When: 1 October 2014
Law as stated at: 8 October 2010
Ofcom has imposed a penalty of £10,000 on specialist insurer Ageas Retail Limited (“Ageas”) for persistent misuse of an electronic telecommunications network. Ageas was found to have made multiple abandoned calls from its call centres.
Ofcom had issued a notification to Ageas in April 2014 stating that it had reasonable grounds for believing that Ageas had carried out such activity as part of its own-initiative investigation. Ageas was given an opportunity to make representations and to take steps for securing that the misuse was brought to an end and not repeated.
The penalty was in the end imposed by Ofcom taking into account factors such as the steps that Ageas had taken since being notified of the misuse, as well as steps Ageas had committed to put in place, and Ofcom’s own statement of policy on the persistent misuse of an electronic communications network or service. The £10,000 penalty has to be paid within 30 days.
On the same day as issuing a public notification of the penalty, Ofcom announced a review of how it uses its persistent misuse powers, focusing on silent and abandoned calls.
Review of Ofcom’s powers
Ofcom has powers under the Communications Act 2003 relating to “persistent misuse of networks or services” and must publish a statement of its general policy on the exercise of such powers. The policy was last revised in 2010 and includes examples of activities which Ofcom considers to fall within such “misuse”, including silent and abandoned calls.
An “abandoned call” is where the person making the call terminates it after the consumer has picked up the receiver. “Silent calls” are a type of abandoned call where the consumer answers a call but can hear nothing and has no means of establishing whether anyone is at the end of the line. Both of these can occur when, for example, an organisation uses automatic calling systems (“ACS”) and all call centre agents are busy when the call recipient answers the phone.
The current policy sets out the types of measures organisations using ACS may take to help avoid making abandoned or silent calls and to limit the consumer harm caused as a result of such calls. The measures include:
• Letting the phone ring for a minimum of 15 seconds before the call is terminated
• Playing a brief recorded message in the event of an abandoned call, no later than 2 seconds after the phone has been picked up or after the consumer begins to speak. The message should as a minimum identify the company on whose behalf the call was made, provide a free or basic/geographic rate number the consumer can call to decline further calls, and should not be used to market goods or services (initially Ofcom took the view that Ageas had also fallen foul of this latter requirement by including a marketing message in its recorded message but after considering Ageas’s representations and reviewing the message content, Ofcom changed its mind)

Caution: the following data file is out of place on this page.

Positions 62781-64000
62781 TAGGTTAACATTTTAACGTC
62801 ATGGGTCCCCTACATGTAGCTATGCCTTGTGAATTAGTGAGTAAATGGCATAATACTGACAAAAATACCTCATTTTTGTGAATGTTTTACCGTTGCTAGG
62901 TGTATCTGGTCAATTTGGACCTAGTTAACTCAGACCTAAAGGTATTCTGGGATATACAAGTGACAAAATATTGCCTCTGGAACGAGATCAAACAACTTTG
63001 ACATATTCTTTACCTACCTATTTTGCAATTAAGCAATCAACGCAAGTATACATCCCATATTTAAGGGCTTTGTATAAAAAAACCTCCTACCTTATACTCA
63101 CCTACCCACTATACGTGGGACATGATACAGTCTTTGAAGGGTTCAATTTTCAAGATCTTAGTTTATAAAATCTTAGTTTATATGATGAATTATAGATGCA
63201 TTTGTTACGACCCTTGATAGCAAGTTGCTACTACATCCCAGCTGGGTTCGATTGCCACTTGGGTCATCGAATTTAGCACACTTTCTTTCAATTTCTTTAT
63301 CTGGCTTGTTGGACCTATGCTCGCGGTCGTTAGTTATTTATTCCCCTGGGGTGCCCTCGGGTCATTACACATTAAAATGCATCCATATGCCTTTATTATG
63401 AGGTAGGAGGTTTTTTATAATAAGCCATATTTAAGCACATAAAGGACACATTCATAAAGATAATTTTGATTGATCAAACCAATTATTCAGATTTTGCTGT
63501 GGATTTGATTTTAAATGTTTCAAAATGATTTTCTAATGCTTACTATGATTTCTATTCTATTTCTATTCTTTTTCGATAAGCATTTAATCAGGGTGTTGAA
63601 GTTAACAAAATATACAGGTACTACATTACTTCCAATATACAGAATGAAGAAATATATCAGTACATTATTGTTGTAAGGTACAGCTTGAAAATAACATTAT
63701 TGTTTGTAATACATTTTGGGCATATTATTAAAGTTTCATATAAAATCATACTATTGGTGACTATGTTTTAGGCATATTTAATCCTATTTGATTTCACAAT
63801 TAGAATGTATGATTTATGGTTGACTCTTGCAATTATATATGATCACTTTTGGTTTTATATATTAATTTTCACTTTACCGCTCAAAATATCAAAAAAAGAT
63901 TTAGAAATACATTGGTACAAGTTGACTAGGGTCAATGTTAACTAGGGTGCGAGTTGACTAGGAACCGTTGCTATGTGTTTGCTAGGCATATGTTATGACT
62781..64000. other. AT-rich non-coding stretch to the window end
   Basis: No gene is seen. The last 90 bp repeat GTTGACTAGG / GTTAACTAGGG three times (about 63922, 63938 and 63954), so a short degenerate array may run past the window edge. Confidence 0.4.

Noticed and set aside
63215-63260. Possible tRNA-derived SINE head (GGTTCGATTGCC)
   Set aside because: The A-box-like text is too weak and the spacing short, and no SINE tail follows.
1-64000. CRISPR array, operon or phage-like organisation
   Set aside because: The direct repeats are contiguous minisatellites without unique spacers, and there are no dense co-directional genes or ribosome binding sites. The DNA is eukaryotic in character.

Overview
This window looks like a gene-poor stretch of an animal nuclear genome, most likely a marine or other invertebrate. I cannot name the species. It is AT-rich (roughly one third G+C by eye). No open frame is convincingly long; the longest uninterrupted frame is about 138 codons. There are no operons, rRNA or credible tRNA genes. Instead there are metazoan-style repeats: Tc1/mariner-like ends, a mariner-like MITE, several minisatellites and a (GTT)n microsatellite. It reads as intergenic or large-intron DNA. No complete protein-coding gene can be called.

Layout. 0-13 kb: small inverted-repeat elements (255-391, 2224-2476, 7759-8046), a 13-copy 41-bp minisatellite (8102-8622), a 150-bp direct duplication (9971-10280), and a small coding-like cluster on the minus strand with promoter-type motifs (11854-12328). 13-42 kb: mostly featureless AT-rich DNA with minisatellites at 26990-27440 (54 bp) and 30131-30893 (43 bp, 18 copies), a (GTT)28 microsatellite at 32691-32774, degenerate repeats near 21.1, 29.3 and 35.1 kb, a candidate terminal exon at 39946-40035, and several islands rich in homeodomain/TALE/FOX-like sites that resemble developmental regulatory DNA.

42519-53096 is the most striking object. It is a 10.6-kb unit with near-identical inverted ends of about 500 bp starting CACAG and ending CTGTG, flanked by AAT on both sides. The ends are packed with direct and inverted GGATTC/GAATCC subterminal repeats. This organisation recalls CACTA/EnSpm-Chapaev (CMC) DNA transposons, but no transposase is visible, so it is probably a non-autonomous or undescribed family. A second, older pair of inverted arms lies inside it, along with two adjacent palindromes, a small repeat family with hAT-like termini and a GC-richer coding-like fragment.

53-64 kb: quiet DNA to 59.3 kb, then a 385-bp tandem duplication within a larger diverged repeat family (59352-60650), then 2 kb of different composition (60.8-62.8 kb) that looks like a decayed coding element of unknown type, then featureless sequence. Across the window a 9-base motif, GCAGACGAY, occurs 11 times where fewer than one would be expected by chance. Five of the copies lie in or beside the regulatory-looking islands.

• Provide a Caller ID so the consumer can return the call if they wish. Any call so made should not be used as a marketing opportunity without the consumer’s consent
• Guaranteeing the presence of a live call centre agent if a further call is made within 72 hours of a consumer receiving an abandoned call, or within 24 hours in cases where equipment used by the call centre has identified an answering machine
• Limiting the number of abandoned calls made to no more than 3% of live calls per campaign or per call centre over a 24 hour period
Ofcom is now seeking input from stakeholders on issues such as the main types of harm experienced by consumers from nuisance calls, what the key drivers are for silent and abandoned calls and views on potential changes to Ofcom’s policy to help reduce harm (including for example specifying the types of processes Ofcom looks for organisations to have in place).
Why this matters:
ACS are used by many types of organisations, including telemarketing companies, market research companies, debt collection agencies, charities carrying out fundraising activities and companies wishing to contact existing customers. Their heaviest users in recent times have been marketers of PPI mis-selling claims services.
The recent fine for Ageas is a reminder for organisations using the technology to review their processes alongside Ofcom’s policy to see if they have appropriate measures in place to avoid making abandoned or silent calls and to limit consumer harm caused by such calls.
Responses to Ofcom’s call for inputs should be provided by 7 November 2014. Ofcom then plans to publish a consultation in Q1 of 2015-2016 setting out any proposals for changes to its policy and a final statement in early Q3.